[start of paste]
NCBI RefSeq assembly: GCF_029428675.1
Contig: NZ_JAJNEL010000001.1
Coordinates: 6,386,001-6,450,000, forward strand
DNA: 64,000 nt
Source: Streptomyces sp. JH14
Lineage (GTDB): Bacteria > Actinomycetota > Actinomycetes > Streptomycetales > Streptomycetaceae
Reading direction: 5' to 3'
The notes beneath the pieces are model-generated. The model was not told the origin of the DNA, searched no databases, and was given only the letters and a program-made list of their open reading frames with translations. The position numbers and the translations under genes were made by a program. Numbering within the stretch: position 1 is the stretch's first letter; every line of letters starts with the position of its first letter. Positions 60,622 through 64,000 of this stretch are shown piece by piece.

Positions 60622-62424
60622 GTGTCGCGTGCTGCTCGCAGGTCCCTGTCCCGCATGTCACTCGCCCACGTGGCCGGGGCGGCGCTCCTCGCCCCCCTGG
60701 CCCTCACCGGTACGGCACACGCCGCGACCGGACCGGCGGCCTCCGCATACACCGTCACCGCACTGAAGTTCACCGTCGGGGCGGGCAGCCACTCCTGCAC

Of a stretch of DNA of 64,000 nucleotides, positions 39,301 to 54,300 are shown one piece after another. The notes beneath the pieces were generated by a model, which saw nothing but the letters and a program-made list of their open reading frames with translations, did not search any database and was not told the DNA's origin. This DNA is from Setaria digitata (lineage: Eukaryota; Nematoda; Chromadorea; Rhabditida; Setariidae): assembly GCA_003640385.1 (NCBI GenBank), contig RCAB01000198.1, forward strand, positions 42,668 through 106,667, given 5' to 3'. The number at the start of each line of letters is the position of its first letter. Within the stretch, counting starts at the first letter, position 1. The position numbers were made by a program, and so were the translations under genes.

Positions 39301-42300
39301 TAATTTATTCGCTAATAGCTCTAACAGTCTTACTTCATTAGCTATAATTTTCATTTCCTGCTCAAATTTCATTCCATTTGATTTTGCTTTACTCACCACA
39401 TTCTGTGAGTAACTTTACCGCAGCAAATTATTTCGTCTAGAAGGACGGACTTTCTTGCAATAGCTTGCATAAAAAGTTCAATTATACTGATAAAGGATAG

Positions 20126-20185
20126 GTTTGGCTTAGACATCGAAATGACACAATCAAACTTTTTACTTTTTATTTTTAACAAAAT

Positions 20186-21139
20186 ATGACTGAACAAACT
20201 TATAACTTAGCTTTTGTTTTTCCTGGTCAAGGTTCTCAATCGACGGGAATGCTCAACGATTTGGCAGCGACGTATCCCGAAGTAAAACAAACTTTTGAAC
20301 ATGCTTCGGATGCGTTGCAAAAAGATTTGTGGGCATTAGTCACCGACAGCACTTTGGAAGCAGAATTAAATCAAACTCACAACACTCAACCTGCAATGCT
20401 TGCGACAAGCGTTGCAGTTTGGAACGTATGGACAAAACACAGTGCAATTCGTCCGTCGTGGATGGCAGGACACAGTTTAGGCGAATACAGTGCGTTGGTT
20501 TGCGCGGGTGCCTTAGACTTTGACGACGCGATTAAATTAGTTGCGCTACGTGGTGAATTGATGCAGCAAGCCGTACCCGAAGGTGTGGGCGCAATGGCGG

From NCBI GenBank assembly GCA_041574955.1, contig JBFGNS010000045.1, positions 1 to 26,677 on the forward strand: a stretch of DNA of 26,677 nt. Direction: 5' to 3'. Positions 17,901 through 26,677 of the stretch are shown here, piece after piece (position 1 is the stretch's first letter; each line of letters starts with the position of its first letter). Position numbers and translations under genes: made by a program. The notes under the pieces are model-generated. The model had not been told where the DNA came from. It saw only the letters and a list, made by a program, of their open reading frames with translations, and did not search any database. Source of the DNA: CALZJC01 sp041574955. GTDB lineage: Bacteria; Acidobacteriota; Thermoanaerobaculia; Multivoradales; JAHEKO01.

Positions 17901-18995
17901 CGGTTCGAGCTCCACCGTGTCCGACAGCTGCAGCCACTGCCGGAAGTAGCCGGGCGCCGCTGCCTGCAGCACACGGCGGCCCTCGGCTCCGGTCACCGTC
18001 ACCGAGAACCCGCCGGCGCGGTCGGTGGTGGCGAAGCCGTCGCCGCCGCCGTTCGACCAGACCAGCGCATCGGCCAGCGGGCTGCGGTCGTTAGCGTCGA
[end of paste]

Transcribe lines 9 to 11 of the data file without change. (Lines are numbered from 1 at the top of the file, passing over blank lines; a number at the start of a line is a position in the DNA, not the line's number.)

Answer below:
Positions 60622-62424
60622 GTGTCGCGTGCTGCTCGCAGGTCCCTGTCCCGCATGTCACTCGCCCACGTGGCCGGGGCGGCGCTCCTCGCCCCCCTGG
60701 CCCTCACCGGTACGGCACACGCCGCGACCGGACCGGCGGCCTCCGCATACACCGTCACCGCACTGAAGTTCACCGTCGGGGCGGGCAGCCACTCCTGCAC